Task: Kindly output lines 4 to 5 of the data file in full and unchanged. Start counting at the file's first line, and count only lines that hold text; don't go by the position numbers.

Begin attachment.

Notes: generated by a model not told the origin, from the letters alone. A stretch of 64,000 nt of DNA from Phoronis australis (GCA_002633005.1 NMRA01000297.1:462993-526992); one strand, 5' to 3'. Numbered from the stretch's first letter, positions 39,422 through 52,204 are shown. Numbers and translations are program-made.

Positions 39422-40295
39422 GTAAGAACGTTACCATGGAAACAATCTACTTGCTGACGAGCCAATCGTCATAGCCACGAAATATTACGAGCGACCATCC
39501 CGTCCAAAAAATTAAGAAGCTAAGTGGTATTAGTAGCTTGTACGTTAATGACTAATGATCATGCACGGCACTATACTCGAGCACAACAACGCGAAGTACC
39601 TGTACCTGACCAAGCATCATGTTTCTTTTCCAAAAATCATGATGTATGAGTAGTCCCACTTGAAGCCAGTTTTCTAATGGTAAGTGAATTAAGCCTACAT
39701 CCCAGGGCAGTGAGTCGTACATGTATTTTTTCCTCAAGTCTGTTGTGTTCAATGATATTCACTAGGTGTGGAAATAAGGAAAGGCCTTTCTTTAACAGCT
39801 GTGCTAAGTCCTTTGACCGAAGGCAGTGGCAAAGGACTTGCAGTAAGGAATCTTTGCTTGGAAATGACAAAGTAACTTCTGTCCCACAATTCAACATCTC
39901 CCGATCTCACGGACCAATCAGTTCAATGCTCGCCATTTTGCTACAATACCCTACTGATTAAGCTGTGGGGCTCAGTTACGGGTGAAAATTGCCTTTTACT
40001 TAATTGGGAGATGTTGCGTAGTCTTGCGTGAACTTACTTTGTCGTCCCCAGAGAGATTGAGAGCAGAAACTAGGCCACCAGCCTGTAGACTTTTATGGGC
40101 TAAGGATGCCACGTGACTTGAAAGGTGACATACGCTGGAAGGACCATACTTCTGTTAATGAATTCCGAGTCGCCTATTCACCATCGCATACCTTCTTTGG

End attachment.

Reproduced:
39501 CGTCCAAAAAATTAAGAAGCTAAGTGGTATTAGTAGCTTGTACGTTAATGACTAATGATCATGCACGGCACTATACTCGAGCACAACAACGCGAAGTACC
39601 TGTACCTGACCAAGCATCATGTTTCTTTTCCAAAAATCATGATGTATGAGTAGTCCCACTTGAAGCCAGTTTTCTAATGGTAAGTGAATTAAGCCTACAT